For a short time, I thought I'd have to argue my own case to be able to stay in this country when I'd never known any other - but thankfully after having to search and find several documents to prove my nationality through my parents and grandparents line, I was finally given my passport --- and that was before the hysteria about immigration.

I'd also like to comment on whether kids need fathers especially violent ones who deal drugs.

Kids need a stable and peaceful home with a good role model. It matters not whether that parent is male, female, lesbian, gay. They don't need violence in the home at any cost. There is nothing to gain from having a violent man in the house.

My other point is that I cringe when I hear, without pause, someone writing off a "drug dealer" as a wicked fiend when quite often those who do end up going to prison are at the lower end of the dealing scale. They are often desperate people themselves who have fallen into drug use and often deal to like-minded people as a way of funding their own habit. This prevents them from breaking the law in other ways such as stealing, mugging, committing burglarly or fraud.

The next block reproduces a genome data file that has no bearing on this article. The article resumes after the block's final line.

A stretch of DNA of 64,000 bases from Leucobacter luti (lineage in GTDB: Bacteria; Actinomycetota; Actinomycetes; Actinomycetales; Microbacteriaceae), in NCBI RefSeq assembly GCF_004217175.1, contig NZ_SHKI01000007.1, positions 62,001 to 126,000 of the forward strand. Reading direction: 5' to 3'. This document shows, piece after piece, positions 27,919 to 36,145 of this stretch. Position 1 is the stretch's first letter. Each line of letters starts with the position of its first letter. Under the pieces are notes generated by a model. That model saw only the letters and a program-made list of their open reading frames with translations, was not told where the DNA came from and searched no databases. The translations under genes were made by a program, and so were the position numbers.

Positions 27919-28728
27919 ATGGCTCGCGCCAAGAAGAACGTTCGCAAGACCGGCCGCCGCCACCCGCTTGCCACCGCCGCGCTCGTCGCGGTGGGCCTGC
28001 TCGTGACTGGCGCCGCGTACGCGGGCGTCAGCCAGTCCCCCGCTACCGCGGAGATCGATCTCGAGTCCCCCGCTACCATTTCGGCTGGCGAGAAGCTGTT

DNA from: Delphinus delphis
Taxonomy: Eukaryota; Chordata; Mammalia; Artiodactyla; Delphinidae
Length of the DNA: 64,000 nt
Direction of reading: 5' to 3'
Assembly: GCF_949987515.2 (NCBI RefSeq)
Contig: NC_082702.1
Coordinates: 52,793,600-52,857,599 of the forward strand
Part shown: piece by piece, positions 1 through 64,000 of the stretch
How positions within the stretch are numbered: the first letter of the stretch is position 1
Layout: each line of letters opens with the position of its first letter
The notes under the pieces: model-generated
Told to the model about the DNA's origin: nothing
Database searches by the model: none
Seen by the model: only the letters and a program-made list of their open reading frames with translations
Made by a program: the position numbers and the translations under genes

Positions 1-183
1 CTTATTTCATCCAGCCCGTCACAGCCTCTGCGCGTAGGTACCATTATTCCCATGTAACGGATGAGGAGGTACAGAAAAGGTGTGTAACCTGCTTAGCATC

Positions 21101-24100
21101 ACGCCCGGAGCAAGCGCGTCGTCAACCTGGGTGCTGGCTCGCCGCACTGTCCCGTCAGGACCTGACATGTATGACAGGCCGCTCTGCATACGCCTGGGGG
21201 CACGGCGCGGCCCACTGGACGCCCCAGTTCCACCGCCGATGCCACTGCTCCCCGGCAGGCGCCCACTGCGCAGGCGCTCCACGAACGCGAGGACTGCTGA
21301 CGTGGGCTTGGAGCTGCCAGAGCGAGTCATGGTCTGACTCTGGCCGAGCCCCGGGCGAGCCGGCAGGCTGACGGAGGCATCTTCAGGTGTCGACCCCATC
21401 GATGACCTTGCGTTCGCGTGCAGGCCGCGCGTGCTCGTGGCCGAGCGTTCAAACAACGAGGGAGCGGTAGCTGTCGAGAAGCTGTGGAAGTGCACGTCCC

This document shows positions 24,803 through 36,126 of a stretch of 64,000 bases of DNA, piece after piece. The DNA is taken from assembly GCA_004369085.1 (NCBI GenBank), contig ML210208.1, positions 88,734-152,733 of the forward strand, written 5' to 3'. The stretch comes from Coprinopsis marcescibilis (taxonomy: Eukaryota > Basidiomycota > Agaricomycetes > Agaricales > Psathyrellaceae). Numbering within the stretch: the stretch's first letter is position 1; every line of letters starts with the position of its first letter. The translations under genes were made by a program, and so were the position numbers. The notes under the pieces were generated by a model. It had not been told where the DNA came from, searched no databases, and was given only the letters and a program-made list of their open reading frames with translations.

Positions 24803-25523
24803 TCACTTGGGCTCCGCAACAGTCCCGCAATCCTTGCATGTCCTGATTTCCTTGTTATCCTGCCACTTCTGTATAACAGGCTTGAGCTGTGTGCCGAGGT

I am often dismayed that police claim a "huge victory in the war on drugs" by busting a group of low end dealers as above. Taking these people off the streets and locking them up does absolutely nothing to stop, or even hinder, the supply of illegal drugs.

Those at the top of the scale - the ones who don't touch the stuff but peddle it to greatest advantage and profit - are rarely taken out. Until they are, drug use will always be a problem and it wil get worse.

My own personal view is that all drugs should be legalised and therefore better controlled. Imagine the tax that the Govt could trawl in from this which could then be ploughed back into drug treatment centres.

Wouldn't it honestly make more sense to be able to prescribe an addict something like heroin to prevent them from mugging an old lady?

And young people would be less vulnerable to access such drugs. In the curent illegal situation, there is nothing to stop them.